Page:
Barking Dogs at night
Hey! Everyone has had malicious thoughts about barking dogs at night and their owners. How many of us have called next door neighbors to complain about Fido's nocturnal noises? Most I would suspect. If your neighbors are like mine they couldn't care less. Of course, this magnifies the irritation. Below is an humane solution to the problem.
Take care to judge the size of the offending animal. The suggestions below relate to a dog the size of a Beagle. Here follows, the formula:
Take an accurate 1/6 of a dose of chocolate Ex-lax, wrap it in a small ball of ground beef and feed it to the offending canine beastie. Shortly the problem will cease.
THEORY ELUCIDATED Barking requires the ability to concentrate considerable pressure in the abdominal region. This is implicit upon the maintenance of pressure with all sphincter muscles. Frankly speaking Ex-Lax significantly reduces the integrity of the anal sphincter thereby dramatically reducing the animal's ability to sound because of the simultaneous loss of pressure due to involuntary excretion. -- Bill Mac 8 Dec 2002
Response: Bad Tips. I'm writing you to inform you that giving ex-lax to a dog could result in the fatality of the animal since chocolate is poisonous to dogs. - TW
Disclaimer: Hints-n-Tips does not actually recommend any of the tips and suggestions found on this website. This does not mean that we do not occasionally laugh our socks off at some off the submissions!! Please note that an ingredient of chocolate is very toxic to dogs and some other animals, and that the above article recommends ONE SIXTH OF A DOSE. Note that dogs vary considerably in size so even the very small amount recommended, if given to a very small dog, could cause harm.
Barking Dogs at Night Recently I heard of a way to stop those dogs who are barking at night ... and it's not dangerous to the animal. (You just have to be dressed and ready to go out to do something about it. Usually the dogs are barking after the person being annoyed is already in bed.) I saw this on a Japanese TV program, with instructions by dog trainers who made house calls to help people know how to control their dogs better.
Fill a spray bottle with 1 part vinegar to 1 part water (for example, 1/4 cup vinegar and 1/4 cup water). When the dog starts barking, simply spray the vinegar water in the direction of the dog ... not in it's face. The smell will cause the dog to have to breathe in more deeply, and it only takes a couple of times to train the dog to stop barking. This works best if the owner of the dog uses this method, as the dog would normally bark more at strangers.
House dogs that barked every time the doorbell rang were trained to stop barking in less than 5 minutes - and it worked there after, too. They would ring the bell - the dog would bark, the owner would spray once in the air above the dog's head, and the dog immediately stopped barking ... without the owner having to say a word! They waited a few minutes, and repeated the process. The third time they rang the bell (a few minutes after the second time), the dog did not bark.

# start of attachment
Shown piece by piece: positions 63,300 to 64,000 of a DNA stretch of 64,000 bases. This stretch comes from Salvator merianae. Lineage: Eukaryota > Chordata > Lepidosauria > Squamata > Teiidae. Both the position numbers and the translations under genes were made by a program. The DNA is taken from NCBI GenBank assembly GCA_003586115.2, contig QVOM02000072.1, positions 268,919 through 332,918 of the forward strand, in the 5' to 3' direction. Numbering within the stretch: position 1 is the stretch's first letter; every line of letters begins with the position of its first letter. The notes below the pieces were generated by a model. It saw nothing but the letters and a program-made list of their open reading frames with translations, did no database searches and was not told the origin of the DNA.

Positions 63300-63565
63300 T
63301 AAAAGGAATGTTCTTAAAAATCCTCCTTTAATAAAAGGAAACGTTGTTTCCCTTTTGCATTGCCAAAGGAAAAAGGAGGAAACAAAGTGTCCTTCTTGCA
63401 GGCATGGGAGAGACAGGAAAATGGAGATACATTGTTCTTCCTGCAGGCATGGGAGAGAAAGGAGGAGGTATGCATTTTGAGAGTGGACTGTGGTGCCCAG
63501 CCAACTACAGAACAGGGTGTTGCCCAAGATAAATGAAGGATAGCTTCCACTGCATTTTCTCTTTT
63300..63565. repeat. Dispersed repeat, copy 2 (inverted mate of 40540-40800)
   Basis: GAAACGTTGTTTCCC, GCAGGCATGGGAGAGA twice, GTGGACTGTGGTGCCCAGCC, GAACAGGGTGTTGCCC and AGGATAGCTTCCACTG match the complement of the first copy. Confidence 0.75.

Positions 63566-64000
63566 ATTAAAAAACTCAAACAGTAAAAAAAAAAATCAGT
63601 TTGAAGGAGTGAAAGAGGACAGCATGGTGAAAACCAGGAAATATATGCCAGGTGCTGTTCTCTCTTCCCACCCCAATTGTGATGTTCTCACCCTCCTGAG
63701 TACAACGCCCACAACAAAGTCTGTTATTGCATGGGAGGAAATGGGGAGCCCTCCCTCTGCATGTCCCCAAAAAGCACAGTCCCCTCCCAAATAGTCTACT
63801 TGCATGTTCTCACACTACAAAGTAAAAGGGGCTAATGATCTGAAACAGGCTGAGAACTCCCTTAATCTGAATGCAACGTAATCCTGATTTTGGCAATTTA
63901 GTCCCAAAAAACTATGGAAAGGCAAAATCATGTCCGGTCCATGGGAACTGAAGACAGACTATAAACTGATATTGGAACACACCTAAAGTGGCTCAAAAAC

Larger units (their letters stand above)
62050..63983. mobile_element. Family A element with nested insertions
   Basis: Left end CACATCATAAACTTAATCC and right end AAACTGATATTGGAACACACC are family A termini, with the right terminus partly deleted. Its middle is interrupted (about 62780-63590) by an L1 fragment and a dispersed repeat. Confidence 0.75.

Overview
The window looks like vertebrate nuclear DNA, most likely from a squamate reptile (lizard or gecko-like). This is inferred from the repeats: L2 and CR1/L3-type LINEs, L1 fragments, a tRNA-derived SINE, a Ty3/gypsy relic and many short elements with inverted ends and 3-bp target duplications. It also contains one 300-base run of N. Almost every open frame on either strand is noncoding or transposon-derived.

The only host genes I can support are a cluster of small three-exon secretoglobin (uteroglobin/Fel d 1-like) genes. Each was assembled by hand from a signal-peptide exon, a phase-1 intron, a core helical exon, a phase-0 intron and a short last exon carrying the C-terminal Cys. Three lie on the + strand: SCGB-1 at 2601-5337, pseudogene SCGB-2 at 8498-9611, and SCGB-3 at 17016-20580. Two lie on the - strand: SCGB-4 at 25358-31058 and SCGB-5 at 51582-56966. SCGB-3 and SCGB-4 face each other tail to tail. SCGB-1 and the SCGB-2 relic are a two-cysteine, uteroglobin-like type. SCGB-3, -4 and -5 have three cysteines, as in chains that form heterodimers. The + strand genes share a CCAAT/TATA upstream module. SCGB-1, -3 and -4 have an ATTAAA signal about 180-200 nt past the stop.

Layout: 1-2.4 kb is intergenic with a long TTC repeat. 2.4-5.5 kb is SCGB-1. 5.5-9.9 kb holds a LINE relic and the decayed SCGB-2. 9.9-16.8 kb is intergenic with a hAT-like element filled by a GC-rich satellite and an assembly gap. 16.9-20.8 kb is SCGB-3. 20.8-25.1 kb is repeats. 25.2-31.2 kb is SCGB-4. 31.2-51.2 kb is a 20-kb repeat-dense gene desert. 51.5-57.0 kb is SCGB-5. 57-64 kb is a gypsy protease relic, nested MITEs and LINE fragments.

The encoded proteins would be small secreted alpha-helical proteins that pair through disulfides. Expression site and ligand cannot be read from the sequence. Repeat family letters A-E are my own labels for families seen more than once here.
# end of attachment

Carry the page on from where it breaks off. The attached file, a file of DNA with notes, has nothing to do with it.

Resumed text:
By the way - I REALLY like your site!!! -- "Cathy" Cathy Garrott, Nagasaki, JAPAN 7 May 2003
Barking Dogs at night -- Additional Notes -- A Defense I bet the vinegar spray is a good solution. However it is a shock to the dog just as involuntary excretion is a shock as well. I don't see one as being more humane than the other. I will admit the commentator's argument as presented may be a small bit less traumatic only because of duration.
I challenge this interested party to trespass and spray a vinegar solution on a neighbor's dogs in the kennel clearly located on private property during nocturnal hours. Whereas my method can be delivered by slingshot (for a short distance of course) especially if it is bound by some kind of non-toxic paper tape. The one time I tried to deliver the package using a crossbow there was an unfortunate outcome. Although the canine beastie lived it now goes into attack mode when it sees anyone with a crossbow. Perhaps I should have my trifocal glasses checked. I used to be a good shot. (grin) and no, I didn't actually shoot the beastie, I just scared the SXXX out of it.
In response those interested in a practical and universal solution to the problem of barking canine beasties residing on another person's property might reduce the cited dose by 50% if they fear the proved recipe is cruel. However, I argue that all animals must excrete sometimes we do it better than other times. Even we humans on occasion need some assistance to get the job done. So therefore I argue, and I believe quite convincingly and logically and reasonably as well, assisting a canine beastie in this enterprise can be an educational, relieving and silencing experience.
Truly, a beastie so trained will not have the added stress of being yelled at or having rude thing thrown at it by sleep deprived, crazed neighbors. You see, bricks can do real fundamental harm and I am certainly against harming any pet or captive animal.
With sincere personal regards I am, W. B. "Bill" McCaslin
Barking Dogs. My friend found a way to stop a dog from barking in the middle of the night. She got up, got dressed, and walked the neighborhood until she found the barking dog. Every time the dog barked she rang the doorbell. She said if she had to be up, so should the owners! After a few times of ringing the doorbell she heard the backdoor shut and no more barking dog. She said they never came to the front door to answer the doorbell. Gotta laugh but it worked! -- Dummybear
More interesting articles by by Bill McCaslin:-
||Ensuring the disabled have power
||Mild retribution for the nasty ones
||Don't let Spyware ruin your day
||How to really use the magic metal
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